Securities and Exchange Commission chair Gary Gensler believes the regulator needs to get ahead of potential major financial harm to investors caused by cryptocurrencies being traded outside of the “securities or banking perimeter.”
There are thousands of tokens competing to raise money from the public in a sector “rife with fraud and abuse and hucksters and the like,” Gensler said Tuesday during a livestreamed interview with a Washington Post columnist.
That competition isn’t sustainable, and it opens the door for tax fraud, money laundering and other concerns, according to the SEC chief.
“History tells us that private money doesn’t last long,” Gensler said. “I don’t think there’s a long-term viability for 5,000 or 6,000 private forms of money … So, in the meantime, I think it's worthwhile to have an investor protection regime placed around us.”
Gensler compared the cryptocurrency landscape to the Wildcat banking era of the 1830s to 1860s, after then-President Andrew Jackson eliminated the Second Bank of the United States and there was no national currency. There were notes issued by banks in Philadelphia that were different from notes issued by banks in Baltimore, which created a chaotic system that gave way to what eventually became the Federal Reserve, Gensler noted.
In this current era, Gensler wants the SEC to be proactive.
“I don't think it's a good idea to wait until there's a spill in aisle three,” he said, without giving a specific example of what such an event might look like in the crypto world. “If we have lending platforms that are outside either the securities perimeter or banking perimeter, usually they get excess leverage, and we have financial stability issues.”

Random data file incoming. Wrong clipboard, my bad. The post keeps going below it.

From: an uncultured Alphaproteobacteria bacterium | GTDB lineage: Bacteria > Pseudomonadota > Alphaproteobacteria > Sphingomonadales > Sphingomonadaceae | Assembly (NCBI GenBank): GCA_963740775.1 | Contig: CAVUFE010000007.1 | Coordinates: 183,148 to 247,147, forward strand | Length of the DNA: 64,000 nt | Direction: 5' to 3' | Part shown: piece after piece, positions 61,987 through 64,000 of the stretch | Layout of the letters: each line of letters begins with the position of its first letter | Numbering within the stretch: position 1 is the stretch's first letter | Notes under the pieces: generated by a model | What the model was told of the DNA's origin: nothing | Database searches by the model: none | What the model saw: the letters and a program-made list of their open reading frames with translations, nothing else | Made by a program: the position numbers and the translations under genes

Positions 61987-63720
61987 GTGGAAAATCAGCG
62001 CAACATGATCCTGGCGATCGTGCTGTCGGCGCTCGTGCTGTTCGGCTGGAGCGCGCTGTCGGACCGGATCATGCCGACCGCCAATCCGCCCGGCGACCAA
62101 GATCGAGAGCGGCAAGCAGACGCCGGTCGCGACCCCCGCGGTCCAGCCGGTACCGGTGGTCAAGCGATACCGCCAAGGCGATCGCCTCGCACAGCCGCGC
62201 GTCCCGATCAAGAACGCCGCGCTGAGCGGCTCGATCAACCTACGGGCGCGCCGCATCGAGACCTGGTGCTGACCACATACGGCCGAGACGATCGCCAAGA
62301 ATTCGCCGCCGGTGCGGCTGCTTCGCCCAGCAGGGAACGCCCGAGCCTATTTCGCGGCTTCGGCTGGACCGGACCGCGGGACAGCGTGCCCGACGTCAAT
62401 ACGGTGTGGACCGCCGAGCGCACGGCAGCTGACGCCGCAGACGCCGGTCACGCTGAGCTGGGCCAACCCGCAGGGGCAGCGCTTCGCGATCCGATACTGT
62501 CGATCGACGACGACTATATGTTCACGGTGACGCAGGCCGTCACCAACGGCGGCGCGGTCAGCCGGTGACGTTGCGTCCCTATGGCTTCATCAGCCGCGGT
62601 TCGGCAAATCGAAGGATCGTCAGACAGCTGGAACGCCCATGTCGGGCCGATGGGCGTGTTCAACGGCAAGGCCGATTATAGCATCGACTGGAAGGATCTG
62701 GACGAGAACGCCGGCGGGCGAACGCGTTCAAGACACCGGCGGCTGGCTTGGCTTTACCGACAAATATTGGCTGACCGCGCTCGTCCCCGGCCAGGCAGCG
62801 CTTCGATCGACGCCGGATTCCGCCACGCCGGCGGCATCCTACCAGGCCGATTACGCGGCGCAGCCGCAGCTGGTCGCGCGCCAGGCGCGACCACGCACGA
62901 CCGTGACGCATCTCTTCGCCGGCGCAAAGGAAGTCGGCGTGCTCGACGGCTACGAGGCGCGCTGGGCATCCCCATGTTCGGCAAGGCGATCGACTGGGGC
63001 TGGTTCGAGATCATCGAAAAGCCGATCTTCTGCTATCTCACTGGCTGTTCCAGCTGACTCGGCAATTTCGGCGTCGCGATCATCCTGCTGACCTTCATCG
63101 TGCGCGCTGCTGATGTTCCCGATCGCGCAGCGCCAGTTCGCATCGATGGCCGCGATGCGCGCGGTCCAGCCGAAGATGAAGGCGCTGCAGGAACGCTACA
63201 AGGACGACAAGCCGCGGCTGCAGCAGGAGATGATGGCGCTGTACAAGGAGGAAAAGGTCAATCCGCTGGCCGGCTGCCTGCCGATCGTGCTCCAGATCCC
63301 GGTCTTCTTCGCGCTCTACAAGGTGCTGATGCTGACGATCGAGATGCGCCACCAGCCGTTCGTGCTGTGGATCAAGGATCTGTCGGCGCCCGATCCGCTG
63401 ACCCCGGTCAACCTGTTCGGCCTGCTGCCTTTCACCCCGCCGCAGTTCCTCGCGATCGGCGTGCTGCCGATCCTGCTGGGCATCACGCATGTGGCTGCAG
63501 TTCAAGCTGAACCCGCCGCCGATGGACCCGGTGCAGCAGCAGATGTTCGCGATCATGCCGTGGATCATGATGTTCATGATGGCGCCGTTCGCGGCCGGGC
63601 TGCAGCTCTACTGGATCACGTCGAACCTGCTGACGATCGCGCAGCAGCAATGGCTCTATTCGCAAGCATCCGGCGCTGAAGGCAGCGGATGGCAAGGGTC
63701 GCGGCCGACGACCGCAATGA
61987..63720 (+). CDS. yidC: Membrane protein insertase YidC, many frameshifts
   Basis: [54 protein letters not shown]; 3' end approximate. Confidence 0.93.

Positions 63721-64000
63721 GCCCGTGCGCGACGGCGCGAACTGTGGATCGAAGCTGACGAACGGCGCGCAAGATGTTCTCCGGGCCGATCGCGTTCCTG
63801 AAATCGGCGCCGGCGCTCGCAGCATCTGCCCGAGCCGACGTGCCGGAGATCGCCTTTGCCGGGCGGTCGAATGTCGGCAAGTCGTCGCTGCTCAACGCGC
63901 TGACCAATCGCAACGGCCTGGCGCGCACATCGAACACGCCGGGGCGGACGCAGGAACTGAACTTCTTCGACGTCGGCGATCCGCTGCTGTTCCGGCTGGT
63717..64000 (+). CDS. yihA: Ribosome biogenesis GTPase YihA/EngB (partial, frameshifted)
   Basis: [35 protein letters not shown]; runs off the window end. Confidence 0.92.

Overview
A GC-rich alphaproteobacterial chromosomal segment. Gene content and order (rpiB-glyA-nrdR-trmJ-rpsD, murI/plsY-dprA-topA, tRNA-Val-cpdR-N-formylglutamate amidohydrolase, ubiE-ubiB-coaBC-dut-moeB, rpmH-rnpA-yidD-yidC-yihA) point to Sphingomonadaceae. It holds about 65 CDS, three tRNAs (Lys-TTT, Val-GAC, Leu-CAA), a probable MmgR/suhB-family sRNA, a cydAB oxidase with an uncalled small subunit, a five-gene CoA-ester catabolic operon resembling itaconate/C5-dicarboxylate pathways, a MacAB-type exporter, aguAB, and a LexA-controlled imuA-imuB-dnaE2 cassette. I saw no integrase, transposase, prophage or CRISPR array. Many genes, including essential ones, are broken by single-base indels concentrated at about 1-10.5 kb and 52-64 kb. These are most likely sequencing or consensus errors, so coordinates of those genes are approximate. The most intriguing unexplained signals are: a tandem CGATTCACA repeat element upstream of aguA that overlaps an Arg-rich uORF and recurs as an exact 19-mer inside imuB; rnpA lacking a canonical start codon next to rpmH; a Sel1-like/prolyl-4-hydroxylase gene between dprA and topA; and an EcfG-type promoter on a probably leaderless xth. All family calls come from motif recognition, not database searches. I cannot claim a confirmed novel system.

“I think it's better to bring it inside the public policy framework and ensure that we address these important public policy goals,” he added.
Reacting to China
Bitcoin lost more than 10% of its value in a little more than 48 hours over the weekend and into Monday, falling from above $48,000 to lower than $41,000 Monday morning. When asked about a possible driving force — the severely indebted Chinese real estate developer Evergrande — and the possibility of “contagion” in U.S. markets, Gensler said it’s possible the U.S. could react to shocks in other markets as the world did to the U.S. housing bubble in 2008.
“We're a highly interconnected, global economic system, and just as the U.S. propagated a bit of a crisis from our housing bubble in 2008 and others around the globe reacted to those shocks, it is possible from time to time that we too and America will react to other economies and nations' shocks,” Gensler said.
“I do think that the reforms after the 2008 crisis stood up a much stronger U.S. financial system,” he added. “It doesn't mean that there aren't issues … but I do think that we're in a better position in 2021 to absorb some of those shocks than we were prior to the ‘08 crisis.”
Do you have a news tip you’d like to share with FA-IQ? Email us at firstname.lastname@example.org.